However..nowadays with the amount of stress we are con­front­ed or put on our­selves, the food we eat (or not eat), the alco­hol we con­sume, the con­stant snack­ing dur­ing the day and til late in the evening, as well as lack of sleep itself, makes this clean­ing process of the cells hard­er and hard­er and this comes with a bunch of con­se­quences.
From fatigue and diges­tive issues, to autoim­mune dis­eases and oth­er severe phys­i­cal but also men­tal ill­ness­es. It shows up dif­fer­ent­ly for every­one.

And since we talk about stress… fast­ing does help here as well, because you will be improv­ing your body´s gen­er­al resis­tance to stress in the long-run.
Expos­ing your body to dif­fer­ent kind of stres­sors such as excer­sic­ing, cold show­ers, sauna or fast­ing makes your body, as said, more resilient and there­fore more capa­ble in deal­ing with life´s ongo­ing stres­sors.

There are so many more great ben­e­fits to fast­ing and I´m not going to cov­er them all here (feel free to look them up) BUT, one last impor­tant one I want to men­tion is its effect on our brain.
While fast­ing the pro­duc­tion of a pro­tein called brain-derived neu­rotroph­ic fac­tor (BDNF) is stim­u­lat­ed, which plays a crit­i­cal role in mem­o­ry, learn­ing, and gen­er­ates new nerve cells! Fur­ther­more it makes neu­rons more resistent to stress.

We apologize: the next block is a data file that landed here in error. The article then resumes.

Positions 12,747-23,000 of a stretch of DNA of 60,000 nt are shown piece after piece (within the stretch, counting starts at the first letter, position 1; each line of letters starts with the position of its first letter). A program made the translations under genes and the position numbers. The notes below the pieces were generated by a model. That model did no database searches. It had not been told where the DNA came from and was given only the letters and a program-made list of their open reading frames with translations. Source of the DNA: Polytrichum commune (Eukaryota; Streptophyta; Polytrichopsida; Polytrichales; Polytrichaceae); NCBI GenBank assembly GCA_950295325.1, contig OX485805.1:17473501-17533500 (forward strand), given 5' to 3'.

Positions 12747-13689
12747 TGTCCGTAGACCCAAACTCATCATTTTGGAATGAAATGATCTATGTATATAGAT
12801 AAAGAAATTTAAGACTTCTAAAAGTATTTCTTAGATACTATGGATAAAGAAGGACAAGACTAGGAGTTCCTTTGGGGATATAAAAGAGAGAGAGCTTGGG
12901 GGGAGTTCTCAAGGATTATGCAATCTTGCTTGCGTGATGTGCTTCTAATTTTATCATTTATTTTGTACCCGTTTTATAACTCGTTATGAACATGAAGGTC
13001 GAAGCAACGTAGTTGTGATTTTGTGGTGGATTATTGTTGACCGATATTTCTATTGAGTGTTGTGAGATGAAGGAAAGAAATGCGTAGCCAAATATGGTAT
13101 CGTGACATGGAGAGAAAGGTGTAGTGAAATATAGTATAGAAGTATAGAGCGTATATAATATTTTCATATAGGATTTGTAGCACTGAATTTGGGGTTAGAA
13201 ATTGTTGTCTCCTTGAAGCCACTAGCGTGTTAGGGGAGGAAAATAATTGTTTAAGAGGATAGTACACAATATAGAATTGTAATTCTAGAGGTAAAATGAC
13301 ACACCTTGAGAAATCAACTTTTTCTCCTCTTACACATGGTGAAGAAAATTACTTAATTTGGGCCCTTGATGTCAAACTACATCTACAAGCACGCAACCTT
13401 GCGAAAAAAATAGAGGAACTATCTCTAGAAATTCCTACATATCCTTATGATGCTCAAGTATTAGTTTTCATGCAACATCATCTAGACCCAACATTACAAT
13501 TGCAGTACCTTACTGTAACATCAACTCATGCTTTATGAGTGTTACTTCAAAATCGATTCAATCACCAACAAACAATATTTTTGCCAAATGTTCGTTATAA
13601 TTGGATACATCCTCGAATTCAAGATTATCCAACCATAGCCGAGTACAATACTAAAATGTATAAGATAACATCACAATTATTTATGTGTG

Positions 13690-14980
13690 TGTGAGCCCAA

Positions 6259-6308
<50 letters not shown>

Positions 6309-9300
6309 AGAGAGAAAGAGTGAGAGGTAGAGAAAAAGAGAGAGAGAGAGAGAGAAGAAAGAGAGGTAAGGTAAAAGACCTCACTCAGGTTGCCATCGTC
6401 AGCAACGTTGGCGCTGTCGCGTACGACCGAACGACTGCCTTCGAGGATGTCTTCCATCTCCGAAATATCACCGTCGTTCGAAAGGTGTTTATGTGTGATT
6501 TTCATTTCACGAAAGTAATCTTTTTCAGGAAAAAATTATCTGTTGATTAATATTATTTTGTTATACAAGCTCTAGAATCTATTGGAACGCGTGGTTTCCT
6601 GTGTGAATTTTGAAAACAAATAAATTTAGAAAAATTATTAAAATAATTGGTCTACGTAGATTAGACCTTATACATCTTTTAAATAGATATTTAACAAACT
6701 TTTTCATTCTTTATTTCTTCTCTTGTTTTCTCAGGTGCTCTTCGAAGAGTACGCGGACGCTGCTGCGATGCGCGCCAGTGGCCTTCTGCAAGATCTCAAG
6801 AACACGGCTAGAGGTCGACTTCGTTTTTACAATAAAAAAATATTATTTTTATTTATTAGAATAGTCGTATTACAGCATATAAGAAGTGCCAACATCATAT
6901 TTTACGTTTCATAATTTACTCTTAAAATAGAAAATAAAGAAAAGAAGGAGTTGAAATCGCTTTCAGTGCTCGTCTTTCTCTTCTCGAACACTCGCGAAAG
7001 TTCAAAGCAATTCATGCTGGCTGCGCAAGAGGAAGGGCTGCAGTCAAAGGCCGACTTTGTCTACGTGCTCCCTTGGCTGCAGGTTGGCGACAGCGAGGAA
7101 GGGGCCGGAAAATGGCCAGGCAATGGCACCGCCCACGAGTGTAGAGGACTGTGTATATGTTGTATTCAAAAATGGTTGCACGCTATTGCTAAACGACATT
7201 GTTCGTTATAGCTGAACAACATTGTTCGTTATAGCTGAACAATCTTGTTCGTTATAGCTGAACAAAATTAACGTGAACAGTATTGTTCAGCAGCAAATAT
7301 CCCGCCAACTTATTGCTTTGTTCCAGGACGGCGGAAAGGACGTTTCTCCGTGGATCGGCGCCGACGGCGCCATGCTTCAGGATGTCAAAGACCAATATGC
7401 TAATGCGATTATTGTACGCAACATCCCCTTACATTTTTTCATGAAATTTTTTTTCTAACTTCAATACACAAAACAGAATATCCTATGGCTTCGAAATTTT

The process of autophagy that I men­tioned ealier, does not only apply to the cells in our blood or liv­er or skin…obviously the same goes for our brain with all its awe­some regen­er­at­ing ben­e­fits (ok I hope this was the last time I used the word ben­e­fit here……damned!).

To sum it up…with fast­ing we give the body the oppor­tu­ni­ty to lit­er­al­ly heal itself by killing off aka starv­ing all the old and unhealthy cells, includ­ing autoim­mune cells and even can­cer cells, mak­ing the immune sys­tem stronger than before.

Fast­ing is an expe­ri­ence that is men­tal­ly, emo­tion­al­ly and phys­i­cal­ly chal­leng­ing.
But at the same time reward­ing on so many lev­els.